Config Lab: Basic Port Security 4

Wendell Odom
By Wendell Odom October 5, 2021 15:05

The Cisco switch Port Security feature lets the switch monitor incoming frames, look at the source MAC address, and determine whether frames with that source address should or should not be allowed into the switch. As usual for these config labs, this one plays it straight, with straightforward requirements to configure. Details below the fold.

All about Config Labs

The blog has a series of lab exercises called “Config Labs.” Each lab presents a topology with the relevant initial configuration for each device. The lab also lists new requirements, after which you should create the additional configuration to meet those requirements. You can do the lab on paper, in a text editor, or use software tools like Cisco Packet Tracer or Cisco Modeling Labs.

Once you have created your answer, you can click various tabs at the bottom of this post to see the lab answers, comments about the lab, and other helpful information.

The Lab Exercise

The Network, Initial State, and Rules

This lab uses the simple LAN shown in Figure 1. It shows two switches connected by a link, with a router on the side.

Figure 1 – Lab Topology

 

This lab begins with the router configured correctly but ignores the router configuration, focusing on the links between the PCs and the switches. However, for this exercise, the initial config has no real impact on configuring the switches for the new requirements.

Example 1: SW1 Initial Config

 

Example 2: SW2 Initial Config

 

For this lab:

  • The router has been configured already and is working.
  • The router is connected to other links, not shown; those links are entirely unimportant to the lab.
  • This lab uses only CCNA concepts, so the link between the two switches is not a VLAN trunk, and only the default VLAN (VLAN 1) is in use.

Now that you have the background, the rest of this post spells out your tasks.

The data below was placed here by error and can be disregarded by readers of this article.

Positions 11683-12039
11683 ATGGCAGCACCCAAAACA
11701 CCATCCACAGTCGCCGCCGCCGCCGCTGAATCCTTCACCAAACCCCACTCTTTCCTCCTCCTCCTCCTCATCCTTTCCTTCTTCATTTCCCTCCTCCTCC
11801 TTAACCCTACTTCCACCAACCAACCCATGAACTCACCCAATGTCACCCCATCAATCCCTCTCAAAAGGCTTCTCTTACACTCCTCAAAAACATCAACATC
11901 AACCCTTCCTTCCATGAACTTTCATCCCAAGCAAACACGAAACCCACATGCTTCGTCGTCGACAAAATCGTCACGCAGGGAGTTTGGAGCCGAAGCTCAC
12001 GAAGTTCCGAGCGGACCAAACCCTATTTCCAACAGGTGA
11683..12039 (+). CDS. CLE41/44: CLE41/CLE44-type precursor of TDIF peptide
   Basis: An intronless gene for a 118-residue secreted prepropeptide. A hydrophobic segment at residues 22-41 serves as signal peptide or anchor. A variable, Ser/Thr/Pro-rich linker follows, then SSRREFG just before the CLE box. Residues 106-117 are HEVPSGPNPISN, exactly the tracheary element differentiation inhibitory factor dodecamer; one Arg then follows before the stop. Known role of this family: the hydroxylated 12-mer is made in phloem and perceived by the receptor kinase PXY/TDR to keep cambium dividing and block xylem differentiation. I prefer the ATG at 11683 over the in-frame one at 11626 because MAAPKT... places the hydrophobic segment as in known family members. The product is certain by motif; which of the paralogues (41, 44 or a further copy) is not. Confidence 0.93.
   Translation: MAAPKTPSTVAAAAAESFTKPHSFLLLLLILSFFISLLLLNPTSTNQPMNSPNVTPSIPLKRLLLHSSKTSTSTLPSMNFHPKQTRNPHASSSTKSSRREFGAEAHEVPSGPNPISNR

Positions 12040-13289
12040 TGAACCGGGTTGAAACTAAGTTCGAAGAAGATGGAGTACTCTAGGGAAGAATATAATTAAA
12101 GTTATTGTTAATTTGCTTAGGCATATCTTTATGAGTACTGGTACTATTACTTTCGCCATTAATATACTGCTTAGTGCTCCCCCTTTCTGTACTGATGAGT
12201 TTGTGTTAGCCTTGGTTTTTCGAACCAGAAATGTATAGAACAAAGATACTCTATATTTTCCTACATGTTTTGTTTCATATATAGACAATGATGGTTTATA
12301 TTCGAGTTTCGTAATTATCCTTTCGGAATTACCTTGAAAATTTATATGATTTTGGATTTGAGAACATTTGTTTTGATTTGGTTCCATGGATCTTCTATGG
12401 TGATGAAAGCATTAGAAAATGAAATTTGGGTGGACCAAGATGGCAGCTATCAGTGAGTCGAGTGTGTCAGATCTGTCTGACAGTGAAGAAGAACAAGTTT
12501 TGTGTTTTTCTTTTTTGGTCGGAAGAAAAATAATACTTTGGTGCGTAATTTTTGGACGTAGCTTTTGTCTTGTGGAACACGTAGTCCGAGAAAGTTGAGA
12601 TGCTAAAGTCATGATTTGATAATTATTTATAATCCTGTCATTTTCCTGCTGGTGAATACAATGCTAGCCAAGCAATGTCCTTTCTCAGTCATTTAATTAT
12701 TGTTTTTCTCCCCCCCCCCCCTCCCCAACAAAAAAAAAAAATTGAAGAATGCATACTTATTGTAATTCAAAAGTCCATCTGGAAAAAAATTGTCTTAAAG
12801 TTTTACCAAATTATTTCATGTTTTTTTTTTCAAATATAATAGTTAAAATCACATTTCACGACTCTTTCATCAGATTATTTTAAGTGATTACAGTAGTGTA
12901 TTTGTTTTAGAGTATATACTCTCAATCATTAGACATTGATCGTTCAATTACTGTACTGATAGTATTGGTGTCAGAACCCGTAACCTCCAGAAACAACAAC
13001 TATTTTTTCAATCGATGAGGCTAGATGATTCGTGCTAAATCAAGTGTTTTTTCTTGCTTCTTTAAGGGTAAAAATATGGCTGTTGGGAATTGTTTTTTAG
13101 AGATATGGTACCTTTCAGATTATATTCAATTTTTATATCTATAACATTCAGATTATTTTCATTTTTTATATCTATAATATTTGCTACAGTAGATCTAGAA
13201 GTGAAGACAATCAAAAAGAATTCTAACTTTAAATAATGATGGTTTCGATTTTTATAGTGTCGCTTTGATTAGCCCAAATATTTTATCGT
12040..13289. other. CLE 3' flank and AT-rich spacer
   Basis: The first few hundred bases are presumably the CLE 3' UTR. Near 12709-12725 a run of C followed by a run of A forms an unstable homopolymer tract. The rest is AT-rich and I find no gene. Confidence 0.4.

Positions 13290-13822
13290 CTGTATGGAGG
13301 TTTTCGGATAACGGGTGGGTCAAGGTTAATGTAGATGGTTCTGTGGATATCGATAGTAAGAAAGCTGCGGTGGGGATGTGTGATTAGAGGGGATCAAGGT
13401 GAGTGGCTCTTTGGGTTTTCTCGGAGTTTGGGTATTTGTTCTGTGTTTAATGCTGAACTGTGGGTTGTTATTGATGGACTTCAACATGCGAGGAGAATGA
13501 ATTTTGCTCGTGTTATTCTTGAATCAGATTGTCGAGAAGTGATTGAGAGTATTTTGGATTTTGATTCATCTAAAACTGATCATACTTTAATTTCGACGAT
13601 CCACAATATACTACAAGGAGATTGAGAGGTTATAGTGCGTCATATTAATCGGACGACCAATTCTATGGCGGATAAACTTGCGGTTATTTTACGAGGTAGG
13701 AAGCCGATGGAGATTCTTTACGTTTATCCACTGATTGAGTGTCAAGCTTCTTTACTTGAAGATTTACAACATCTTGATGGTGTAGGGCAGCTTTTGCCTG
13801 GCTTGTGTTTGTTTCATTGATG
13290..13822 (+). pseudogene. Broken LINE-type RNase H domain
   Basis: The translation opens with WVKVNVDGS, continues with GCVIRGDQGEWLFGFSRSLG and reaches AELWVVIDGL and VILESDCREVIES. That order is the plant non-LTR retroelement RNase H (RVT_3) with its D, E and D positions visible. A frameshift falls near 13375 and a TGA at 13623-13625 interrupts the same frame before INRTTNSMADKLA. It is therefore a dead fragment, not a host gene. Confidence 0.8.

Problem: Configure to Match the Requirements Table

This exercise does not match what you might do in real life because it asks you to do many different options in one small LAN. However, it does allow you to exercise the various command options. For this lab, configure the switch ports, so port security does the different combinations of features listed for each of the six PCs in the figure. That’s it!  The types of configuration settings include:

  1. The action (violation mode) the switch takes when a violation occurs: shutdown, protect, and restrict
  2. Whether the one PC’s MAC should be learned dynamically or statically configured
  3. Whether the switch should make a dynamically-learned MAC be “sticky” and remember it for later
  4. The maximum number of MACs that may be associated with the port.

The MAC addresses of the six PCs should be considered to be 8 hex zeros, with the last four digits matching the PC’s number. EG, PC1’s MAC is 0000.0000.1111; PC2’s is 0000.0000.2222, and so on.

PC1 PC2 PC3 PC4 PC5 PC6
Number of MACs 1 1 2 2 3 3
Dynamically learn MAC? Y N Y Y N Y
Sticky? N N Y N N Y
Violation mode Shut. Prot. Rest. Shut. Prot. Rest.

Table 1: Configuration Combinations

 

As a final requirement, you should configure only the required parameters. Do not configure any commands that could be picked up by default. That’s it! Jump in, and try a few.

Answer Options - Click Tabs to Reveal

You can learn a lot and strengthen real learning of the topics by creating the configuration – even without a router or switch CLI. In fact, these labs were originally built to be used solely as a paper exercise!

To answer, just think about the lab. Refer to your primary learning material for CCNA, your notes, and create the configuration on paper or in a text editor. Then check your answer versus the answer post, which is linked at the bottom of the lab, just above the comments section.

You can also implement the lab using the Cisco Packet Tracer network simulator. With this option, you use Cisco’s free Packet Tracer simulator. You open a file that begins with the initial configuration already loaded. Then you implement your configuration and test to determine if it met the requirements of the lab.

(Use this link for more information about Cisco Packet Tracer.)

Use this workflow to do the labs in Cisco Packet Tracer:

  1. Download the .pkt file linked below.
  2. Open the .pkt file, creating a working lab with the same topology and interfaces as the lab exercise.
  3. Add your planned configuration to the lab.
  4. Test the configuration using some of the suggestions below.

Download this lab’s Packet Tracer File

You can also implement the lab using Cisco Modeling Labs – Personal (CML-P). CML-P (or simply CML) replaced Cisco Virtual Internet Routing Lab (VIRL) software in 2020, in effect serving as VIRL Version 2.

If you prefer to use CML, use a similar workflow as you would use if using Cisco Packet Tracer, as follows:

  1. Download the CML file (filetype .yaml) linked below.
  2. Import the lab’s CML file into CML and then start the lab.